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Arlington couple sue Pittsburgh police over search of their home

| Wednesday, Nov. 13, 2013, 2:42 p.m.
Evan R. Sanders | Daily Courier
An unidentified hunter walks through a snow-dusted field near Mt. Pleasant last week in search of small game. taken Wednesday, November 13, 2013.

Pittsburgh police officers did not have probable cause to search an Arlington residence after arresting the son of the owners for violating a protection-from-abuse order, the couple claim in a lawsuit that moved on Wednesday into federal court.

The officers were searching for guns and ammunition because Officer David Sisak arrested Joseph Milcarek Jr., 45, for violating the protection order by being in a car with the woman who filed for protection and having a shotgun shell on the driver's seat, the lawsuit states.

Allison Lachat, one of the officers' lawyers, said they followed the law.

“The facts will show that they took the proper measures prior to obtaining the search warrant,” she said.

Joseph Milcarek, 71, and Mary Catherine Milcarek, 67, say in the lawsuit that the protection order did not prohibit their son from possessing firearms, so police had no reason to break down the back door to search the house while they were away.

James Paulick, their attorney, said that although the son's driver's license lists his parents' home as his address, neighbors told police that he didn't live there before they broke into the house.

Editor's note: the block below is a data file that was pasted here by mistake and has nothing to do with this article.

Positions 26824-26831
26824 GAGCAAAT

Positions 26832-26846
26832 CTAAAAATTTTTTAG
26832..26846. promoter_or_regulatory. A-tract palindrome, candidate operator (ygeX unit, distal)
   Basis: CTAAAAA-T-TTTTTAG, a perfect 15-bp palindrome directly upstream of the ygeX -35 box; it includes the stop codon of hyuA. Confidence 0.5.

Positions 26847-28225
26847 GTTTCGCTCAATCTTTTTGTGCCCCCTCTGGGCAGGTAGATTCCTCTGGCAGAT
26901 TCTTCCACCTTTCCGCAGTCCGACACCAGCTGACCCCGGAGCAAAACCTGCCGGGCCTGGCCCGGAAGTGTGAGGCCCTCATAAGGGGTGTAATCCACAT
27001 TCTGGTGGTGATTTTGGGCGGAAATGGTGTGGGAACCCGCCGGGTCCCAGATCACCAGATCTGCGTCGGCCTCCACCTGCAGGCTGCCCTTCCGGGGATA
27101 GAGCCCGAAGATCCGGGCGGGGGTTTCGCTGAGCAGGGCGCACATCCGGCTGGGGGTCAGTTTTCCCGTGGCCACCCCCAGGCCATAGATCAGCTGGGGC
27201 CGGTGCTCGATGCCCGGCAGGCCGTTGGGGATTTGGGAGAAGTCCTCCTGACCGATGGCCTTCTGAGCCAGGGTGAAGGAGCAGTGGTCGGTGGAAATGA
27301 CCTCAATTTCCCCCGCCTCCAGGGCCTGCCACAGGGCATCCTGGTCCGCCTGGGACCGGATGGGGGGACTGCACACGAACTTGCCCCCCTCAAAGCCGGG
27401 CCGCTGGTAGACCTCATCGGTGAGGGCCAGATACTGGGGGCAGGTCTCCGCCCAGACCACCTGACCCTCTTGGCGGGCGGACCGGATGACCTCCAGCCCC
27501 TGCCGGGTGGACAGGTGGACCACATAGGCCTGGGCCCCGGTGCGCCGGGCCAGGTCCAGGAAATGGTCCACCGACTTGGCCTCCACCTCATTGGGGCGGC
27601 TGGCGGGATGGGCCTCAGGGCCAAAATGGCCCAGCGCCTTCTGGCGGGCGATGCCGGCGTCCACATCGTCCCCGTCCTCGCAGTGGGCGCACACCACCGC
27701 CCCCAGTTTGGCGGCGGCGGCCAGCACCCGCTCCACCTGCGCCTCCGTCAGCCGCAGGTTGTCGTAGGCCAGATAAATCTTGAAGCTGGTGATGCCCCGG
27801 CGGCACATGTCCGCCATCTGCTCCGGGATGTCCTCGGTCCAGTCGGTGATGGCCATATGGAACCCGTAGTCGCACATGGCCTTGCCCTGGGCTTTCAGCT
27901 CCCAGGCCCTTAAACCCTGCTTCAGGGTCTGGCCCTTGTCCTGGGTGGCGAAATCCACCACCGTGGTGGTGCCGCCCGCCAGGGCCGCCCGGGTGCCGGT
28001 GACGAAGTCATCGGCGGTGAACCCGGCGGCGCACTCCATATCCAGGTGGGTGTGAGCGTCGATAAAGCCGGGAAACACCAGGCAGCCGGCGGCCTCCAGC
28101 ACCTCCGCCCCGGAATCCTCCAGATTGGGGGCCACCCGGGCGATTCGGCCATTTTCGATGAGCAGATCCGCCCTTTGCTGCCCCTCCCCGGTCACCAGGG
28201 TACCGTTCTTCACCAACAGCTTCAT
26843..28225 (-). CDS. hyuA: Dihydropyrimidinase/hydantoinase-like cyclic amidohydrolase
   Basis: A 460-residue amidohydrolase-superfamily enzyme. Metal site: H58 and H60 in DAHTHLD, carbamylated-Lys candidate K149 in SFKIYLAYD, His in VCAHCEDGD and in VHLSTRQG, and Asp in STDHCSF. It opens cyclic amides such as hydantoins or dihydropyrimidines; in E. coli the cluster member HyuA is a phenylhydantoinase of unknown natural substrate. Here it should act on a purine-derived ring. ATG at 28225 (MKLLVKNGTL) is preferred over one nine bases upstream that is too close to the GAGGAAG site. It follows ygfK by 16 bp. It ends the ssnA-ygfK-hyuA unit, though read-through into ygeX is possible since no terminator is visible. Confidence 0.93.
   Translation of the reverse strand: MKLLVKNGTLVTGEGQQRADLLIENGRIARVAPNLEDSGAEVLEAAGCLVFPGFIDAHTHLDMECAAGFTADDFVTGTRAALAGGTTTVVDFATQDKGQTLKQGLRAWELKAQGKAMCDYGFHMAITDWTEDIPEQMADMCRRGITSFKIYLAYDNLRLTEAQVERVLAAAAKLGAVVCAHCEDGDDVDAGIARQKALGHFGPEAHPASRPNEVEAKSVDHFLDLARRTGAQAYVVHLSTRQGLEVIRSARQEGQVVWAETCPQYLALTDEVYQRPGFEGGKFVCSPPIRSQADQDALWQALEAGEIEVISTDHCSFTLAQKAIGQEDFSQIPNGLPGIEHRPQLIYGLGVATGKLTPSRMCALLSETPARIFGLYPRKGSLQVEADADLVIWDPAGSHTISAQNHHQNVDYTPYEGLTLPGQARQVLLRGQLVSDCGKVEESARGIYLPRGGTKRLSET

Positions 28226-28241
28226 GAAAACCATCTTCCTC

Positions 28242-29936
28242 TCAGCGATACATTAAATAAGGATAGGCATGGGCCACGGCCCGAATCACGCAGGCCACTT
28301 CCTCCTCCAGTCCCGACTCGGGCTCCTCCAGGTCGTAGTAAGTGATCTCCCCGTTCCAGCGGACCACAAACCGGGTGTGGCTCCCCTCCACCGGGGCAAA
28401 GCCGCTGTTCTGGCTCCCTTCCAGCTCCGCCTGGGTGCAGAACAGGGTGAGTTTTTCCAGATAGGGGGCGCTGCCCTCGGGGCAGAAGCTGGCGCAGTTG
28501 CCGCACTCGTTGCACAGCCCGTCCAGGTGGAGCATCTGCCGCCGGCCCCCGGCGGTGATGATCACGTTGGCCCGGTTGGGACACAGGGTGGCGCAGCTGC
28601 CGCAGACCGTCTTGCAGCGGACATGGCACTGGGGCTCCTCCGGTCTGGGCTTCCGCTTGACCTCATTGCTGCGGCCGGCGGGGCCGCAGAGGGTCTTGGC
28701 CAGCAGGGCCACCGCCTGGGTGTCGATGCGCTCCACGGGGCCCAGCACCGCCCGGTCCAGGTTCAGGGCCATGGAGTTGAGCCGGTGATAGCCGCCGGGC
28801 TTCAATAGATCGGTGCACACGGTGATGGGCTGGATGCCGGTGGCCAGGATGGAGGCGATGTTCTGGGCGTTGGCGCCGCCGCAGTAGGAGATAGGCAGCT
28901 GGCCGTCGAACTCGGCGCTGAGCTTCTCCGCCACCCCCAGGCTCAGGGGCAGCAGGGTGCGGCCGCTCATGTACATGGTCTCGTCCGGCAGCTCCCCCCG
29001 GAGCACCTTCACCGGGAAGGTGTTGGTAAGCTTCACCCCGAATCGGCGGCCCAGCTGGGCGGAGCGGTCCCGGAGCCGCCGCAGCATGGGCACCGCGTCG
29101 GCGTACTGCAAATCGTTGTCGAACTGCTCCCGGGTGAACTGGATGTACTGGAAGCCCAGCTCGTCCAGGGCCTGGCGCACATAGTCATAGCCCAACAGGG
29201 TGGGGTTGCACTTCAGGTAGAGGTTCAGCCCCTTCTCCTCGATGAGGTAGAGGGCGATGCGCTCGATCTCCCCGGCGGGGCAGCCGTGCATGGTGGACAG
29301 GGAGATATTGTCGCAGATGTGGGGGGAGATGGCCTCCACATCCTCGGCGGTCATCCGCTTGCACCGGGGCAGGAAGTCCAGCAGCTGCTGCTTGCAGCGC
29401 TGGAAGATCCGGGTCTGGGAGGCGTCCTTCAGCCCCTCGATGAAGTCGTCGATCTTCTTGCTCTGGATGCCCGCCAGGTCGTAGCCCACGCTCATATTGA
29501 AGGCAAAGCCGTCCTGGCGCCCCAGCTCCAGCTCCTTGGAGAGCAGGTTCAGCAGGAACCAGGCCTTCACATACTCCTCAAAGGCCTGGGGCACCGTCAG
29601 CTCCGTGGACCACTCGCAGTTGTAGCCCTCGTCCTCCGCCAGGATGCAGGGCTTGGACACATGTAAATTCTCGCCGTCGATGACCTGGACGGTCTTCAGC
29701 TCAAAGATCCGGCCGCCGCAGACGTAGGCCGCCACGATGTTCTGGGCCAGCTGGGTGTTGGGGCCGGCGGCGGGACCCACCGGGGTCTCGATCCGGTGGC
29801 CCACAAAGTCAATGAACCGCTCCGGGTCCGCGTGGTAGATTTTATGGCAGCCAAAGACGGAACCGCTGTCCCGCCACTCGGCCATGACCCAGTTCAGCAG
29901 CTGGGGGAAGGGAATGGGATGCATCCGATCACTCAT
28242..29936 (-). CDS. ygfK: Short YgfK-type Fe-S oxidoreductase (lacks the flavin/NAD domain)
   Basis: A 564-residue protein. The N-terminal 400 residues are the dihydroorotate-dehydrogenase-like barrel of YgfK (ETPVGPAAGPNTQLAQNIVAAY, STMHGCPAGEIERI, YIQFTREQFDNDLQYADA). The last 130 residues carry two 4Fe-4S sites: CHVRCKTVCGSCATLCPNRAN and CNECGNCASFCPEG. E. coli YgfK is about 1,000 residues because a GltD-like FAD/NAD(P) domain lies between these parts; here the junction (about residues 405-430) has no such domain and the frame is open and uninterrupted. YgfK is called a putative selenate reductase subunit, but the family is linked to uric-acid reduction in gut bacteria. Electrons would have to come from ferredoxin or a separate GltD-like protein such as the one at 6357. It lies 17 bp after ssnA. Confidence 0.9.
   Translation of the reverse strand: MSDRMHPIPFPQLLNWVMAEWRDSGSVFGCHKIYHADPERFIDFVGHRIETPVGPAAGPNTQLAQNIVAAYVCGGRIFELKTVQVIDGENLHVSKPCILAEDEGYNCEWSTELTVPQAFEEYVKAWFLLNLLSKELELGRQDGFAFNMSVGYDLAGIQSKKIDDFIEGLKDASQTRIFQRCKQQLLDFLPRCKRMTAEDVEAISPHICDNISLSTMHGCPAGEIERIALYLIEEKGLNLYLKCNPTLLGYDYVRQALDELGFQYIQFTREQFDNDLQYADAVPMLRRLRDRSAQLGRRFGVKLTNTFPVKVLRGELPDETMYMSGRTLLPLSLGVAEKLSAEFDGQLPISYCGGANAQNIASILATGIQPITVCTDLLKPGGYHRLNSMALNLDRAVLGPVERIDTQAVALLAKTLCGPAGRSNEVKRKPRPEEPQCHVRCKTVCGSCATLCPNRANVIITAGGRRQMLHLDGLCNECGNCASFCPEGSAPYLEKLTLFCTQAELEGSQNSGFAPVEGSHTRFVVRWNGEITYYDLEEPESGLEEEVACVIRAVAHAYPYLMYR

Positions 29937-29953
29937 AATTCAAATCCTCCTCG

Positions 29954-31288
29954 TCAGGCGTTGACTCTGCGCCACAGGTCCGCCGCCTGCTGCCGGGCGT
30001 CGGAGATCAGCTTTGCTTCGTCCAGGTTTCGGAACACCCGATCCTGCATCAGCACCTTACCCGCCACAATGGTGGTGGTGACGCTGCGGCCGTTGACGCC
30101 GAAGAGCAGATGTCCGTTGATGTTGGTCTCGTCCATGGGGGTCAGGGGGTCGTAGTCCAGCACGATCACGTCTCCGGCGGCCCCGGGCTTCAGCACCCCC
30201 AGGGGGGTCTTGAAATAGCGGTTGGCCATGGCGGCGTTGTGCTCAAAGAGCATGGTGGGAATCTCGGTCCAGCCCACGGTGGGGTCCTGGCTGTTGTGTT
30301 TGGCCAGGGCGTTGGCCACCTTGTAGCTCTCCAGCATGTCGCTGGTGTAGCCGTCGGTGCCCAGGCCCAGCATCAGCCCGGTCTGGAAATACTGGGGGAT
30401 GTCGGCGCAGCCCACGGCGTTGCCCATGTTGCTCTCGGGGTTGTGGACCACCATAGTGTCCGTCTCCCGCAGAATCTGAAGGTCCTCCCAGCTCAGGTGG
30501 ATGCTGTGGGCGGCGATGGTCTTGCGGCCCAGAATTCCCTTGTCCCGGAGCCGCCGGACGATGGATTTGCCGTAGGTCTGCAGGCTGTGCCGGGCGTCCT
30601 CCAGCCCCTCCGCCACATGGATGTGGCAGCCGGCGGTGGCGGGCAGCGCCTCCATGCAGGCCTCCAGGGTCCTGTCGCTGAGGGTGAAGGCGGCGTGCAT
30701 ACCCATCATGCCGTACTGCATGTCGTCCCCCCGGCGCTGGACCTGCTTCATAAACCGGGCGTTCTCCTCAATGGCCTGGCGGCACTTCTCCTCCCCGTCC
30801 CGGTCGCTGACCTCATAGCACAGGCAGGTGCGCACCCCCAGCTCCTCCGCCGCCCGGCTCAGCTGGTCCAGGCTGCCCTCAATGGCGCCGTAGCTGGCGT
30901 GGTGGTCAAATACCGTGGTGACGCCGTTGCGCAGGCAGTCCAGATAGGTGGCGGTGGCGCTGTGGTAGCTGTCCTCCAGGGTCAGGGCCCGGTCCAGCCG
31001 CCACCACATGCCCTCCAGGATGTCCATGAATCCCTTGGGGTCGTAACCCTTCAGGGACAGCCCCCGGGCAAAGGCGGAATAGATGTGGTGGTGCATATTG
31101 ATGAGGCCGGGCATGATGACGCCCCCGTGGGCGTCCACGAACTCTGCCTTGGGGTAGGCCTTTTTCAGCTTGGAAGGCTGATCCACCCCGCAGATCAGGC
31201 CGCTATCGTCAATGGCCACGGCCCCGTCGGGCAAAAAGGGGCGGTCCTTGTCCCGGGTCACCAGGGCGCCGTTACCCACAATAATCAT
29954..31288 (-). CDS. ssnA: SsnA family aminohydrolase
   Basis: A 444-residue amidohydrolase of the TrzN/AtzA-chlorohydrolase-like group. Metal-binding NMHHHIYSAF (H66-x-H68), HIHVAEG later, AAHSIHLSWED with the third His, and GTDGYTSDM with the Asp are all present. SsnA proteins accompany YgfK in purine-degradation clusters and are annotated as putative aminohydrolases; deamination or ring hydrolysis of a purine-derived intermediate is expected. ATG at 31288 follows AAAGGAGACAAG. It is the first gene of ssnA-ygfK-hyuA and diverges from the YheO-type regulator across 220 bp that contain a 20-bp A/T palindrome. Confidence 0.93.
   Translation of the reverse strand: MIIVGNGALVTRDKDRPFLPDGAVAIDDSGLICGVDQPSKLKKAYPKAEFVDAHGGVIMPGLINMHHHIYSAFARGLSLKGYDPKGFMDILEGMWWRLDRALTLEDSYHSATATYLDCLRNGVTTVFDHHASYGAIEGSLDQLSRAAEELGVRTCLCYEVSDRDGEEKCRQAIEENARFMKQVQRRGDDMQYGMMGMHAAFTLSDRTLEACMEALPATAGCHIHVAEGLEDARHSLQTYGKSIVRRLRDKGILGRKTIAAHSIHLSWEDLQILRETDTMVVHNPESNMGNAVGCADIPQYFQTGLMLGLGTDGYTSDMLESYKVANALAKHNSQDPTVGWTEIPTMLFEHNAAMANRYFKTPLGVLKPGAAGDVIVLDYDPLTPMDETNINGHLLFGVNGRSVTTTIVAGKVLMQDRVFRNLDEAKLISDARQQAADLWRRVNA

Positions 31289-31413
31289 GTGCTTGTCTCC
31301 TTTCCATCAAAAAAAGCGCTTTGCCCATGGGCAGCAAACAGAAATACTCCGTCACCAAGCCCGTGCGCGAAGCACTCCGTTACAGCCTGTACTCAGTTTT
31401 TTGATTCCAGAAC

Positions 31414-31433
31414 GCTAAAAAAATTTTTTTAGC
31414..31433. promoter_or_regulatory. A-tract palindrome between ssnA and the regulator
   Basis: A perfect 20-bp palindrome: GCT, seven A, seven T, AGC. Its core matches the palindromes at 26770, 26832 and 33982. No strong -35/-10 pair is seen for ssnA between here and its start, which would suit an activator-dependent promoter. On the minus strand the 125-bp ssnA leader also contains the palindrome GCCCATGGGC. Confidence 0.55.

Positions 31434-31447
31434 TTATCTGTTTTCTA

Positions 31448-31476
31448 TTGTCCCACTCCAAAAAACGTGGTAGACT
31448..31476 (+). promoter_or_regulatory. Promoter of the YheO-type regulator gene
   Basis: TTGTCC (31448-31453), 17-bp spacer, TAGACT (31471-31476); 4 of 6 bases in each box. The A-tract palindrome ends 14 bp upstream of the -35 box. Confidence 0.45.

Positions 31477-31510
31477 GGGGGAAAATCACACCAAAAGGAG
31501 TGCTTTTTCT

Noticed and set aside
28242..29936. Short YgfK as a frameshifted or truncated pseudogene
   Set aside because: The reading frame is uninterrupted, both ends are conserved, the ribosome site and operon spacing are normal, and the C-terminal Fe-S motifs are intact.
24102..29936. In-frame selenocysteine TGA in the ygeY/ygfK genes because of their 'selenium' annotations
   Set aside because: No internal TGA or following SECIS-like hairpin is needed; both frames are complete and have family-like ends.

“Even if (the warrant) was valid, which we don't believe it was at all, the execution of the search was unreasonable,” Paulick said. “They broke several items in the house. When they broke in the back door, they actually ripped it out by the hinges.”

When police finished their search, they left the door leaning against its frame, he said.

“It wasn't secured,” Paulick said.

The Milcareks sued Sisak and several unnamed officers for compensatory and punitive damages.

The lawsuit initially was filed in Allegheny County Common Pleas Court, but lawyers for the officers had it moved to federal court since it contends the officers violated the couple's constitutional rights.

Paulick said the couple filed a claim with the city for damage reimbursement, but after exchanging several letters with city lawyers, “the process and negotiations broke down to the point where we had to file a lawsuit.”

City Solicitor Dan Regan said the city notified the Milcareks that it was denying the claim because it believes the search warrant was valid and the officers acted reasonably.

“I don't believe there's any merit to the allegations,” he said. “Officer Sisak, from everything we know, acted as a well-trained police officer.”

Brian Bowling is a Trib Total Media staff writer. Reach him at 412-325-4301 or bbowling@tribweb.com.

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